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Municipal collapse in Russia: Freezing cities and its connection to war in Ukraine

Municipal collapse in Russia: Freezing cities and its connection to war in Ukraine Municipal collapse in Russia (Russian media)

Russia is currently experiencing a municipal collapse, and this year it has touched central regions for the first time in a long while. Municipal budgets lack funds for repairing heating networks, exacerbating a problem that has taken on a mass scale and remains unresolved due to financial constraints. More details on the repercussions of this situation for the Kremlin can be found in the report by RBC-Ukraine.

In the winter of 2023-24, many Russians found themselves amid a communal breakdown in housing and utilities. Starting from December 1, incidents related to heating and water supply pipe ruptures were reported across the entire territory of the Russian Federation. Within a few weeks, the number of buildings left without water and heating exceeded all figures from the previous year, becoming one of the largest crises in recent decades.

Notably, for the first time in a long while, the collapse affected not only the regions but also central Russia, where hundreds of buildings were left without heating during freezing temperatures. Despite this, the Russian government has no plans to increase spending on housing and utilities. On the contrary, they are cutting them in half. Meanwhile, the military budget for the ongoing aggressive war against Ukraine is on the rise.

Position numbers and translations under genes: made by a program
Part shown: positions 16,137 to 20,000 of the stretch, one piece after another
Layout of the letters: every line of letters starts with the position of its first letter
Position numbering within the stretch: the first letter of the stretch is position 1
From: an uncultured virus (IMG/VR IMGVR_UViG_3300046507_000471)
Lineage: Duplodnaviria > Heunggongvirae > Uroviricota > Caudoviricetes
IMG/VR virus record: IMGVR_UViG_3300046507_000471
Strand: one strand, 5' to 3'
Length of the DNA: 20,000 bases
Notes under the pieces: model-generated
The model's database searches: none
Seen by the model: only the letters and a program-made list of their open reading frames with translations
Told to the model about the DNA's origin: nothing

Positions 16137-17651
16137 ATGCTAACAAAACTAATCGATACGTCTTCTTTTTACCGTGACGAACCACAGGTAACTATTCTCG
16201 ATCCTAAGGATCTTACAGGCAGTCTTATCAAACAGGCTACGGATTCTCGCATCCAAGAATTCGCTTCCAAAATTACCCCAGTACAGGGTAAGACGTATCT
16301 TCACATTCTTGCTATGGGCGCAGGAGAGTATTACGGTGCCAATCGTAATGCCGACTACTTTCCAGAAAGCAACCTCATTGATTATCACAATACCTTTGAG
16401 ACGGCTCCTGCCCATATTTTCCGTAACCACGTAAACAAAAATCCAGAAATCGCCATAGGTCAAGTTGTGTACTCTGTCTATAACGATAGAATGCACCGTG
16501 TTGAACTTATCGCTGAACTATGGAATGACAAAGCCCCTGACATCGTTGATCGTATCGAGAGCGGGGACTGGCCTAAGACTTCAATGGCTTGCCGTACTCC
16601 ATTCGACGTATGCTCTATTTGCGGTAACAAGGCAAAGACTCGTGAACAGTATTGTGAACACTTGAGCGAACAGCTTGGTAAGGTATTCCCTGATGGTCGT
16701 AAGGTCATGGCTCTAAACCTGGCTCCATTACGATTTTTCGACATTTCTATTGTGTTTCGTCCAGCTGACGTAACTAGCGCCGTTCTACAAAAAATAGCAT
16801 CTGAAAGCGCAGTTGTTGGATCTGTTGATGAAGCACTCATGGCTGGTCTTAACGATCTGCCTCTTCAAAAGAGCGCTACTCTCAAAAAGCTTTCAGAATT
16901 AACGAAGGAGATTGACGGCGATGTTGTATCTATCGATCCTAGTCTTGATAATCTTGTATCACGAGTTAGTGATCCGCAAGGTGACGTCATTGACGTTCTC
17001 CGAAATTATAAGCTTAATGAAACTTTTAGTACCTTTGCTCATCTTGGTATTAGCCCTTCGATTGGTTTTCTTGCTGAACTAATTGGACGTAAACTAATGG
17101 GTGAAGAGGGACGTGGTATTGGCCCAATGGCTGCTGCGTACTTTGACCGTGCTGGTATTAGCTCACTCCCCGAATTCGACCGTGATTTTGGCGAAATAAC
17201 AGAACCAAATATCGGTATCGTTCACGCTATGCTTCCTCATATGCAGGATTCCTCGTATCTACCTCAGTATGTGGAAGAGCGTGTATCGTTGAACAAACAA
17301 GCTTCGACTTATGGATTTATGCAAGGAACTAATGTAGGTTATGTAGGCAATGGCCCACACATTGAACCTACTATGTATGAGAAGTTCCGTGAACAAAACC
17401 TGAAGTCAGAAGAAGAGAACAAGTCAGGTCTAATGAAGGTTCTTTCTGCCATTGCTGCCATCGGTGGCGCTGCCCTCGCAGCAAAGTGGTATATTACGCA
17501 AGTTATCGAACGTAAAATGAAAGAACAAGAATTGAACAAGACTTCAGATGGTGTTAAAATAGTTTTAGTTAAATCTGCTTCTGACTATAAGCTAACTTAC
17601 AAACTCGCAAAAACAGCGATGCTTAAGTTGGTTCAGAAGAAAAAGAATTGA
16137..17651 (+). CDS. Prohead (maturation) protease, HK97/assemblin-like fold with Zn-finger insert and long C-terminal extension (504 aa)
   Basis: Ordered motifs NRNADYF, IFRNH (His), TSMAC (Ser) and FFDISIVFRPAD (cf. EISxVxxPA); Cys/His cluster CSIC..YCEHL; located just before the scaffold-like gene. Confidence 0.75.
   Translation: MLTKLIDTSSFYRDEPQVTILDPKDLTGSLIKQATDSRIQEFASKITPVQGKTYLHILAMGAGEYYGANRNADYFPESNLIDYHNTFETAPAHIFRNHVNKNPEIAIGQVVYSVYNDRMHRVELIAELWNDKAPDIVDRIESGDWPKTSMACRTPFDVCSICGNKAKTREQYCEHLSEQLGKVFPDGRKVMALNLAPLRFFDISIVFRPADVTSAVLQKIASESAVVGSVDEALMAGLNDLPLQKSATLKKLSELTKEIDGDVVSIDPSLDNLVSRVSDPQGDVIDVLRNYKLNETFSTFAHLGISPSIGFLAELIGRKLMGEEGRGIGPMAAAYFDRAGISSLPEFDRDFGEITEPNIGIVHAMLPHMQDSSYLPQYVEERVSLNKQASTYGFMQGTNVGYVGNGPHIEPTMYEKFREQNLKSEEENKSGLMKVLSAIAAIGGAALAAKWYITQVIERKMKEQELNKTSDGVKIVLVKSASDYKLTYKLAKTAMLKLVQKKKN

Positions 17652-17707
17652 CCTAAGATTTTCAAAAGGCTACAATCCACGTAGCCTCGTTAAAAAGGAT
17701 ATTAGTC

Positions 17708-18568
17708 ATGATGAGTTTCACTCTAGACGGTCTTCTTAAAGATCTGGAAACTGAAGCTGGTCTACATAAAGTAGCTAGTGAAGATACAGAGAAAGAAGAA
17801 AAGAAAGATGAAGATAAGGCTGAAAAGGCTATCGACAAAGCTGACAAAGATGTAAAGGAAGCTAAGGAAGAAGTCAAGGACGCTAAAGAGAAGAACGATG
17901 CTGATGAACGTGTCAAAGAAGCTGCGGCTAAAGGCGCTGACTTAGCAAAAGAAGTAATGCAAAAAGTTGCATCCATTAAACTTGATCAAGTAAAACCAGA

Federal scale

Accidents in Russian heating networks occurred almost immediately after the onset of winter. The largest incident took place in Podolsk near Moscow, where almost 20,000 people were left without heating. Local media regularly report on ruptures that constantly occur in the Moscow region. In one city in the Moscow suburbs, residents gathered outside on January 6 to warm themselves by a bonfire.

In Lipetsk, 10,000 people were left without heat, in Novosibirsk – 14,000, with slush flowing through the streets. Similar situations occurred in Saratov and Volgograd. In the Leningrad region, a 60-year-old military officer froze to death in his own home. Since the beginning of winter, 94 incidents have been recorded throughout Russia in more than 40 regions, exceeding the total from the previous year, where only 89 incidents were reported. Pipes burst in apartment buildings, heating networks fail, and repairs are only addressing specific points without resolving the overall situation. According to the local authorities' estimates, the wear and tear of communal networks exceeded 70% in 2022.